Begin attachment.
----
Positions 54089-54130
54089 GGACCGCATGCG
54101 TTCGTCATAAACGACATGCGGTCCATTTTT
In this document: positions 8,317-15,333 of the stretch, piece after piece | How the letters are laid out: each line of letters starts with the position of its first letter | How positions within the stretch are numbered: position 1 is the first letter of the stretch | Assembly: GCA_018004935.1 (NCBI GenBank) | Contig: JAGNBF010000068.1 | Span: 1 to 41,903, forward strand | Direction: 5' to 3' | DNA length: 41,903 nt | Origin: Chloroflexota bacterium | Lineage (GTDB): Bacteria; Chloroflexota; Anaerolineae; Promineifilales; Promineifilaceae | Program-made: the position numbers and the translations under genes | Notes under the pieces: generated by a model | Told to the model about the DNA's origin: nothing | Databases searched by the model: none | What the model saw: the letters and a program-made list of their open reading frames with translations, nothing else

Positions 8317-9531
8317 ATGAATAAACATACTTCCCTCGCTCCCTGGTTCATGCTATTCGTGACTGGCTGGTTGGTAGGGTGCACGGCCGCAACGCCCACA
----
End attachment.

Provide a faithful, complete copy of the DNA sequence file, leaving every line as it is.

Positions 54089-54130
54089 GGACCGCATGCG
54101 TTCGTCATAAACGACATGCGGTCCATTTTT
In this document: positions 8,317-15,333 of the stretch, piece after piece | How the letters are laid out: each line of letters starts with the position of its first letter | How positions within the stretch are numbered: position 1 is the first letter of the stretch | Assembly: GCA_018004935.1 (NCBI GenBank) | Contig: JAGNBF010000068.1 | Span: 1 to 41,903, forward strand | Direction: 5' to 3' | DNA length: 41,903 nt | Origin: Chloroflexota bacterium | Lineage (GTDB): Bacteria; Chloroflexota; Anaerolineae; Promineifilales; Promineifilaceae | Program-made: the position numbers and the translations under genes | Notes under the pieces: generated by a model | Told to the model about the DNA's origin: nothing | Databases searched by the model: none | What the model saw: the letters and a program-made list of their open reading frames with translations, nothing else

Positions 8317-9531
8317 ATGAATAAACATACTTCCCTCGCTCCCTGGTTCATGCTATTCGTGACTGGCTGGTTGGTAGGGTGCACGGCCGCAACGCCCACA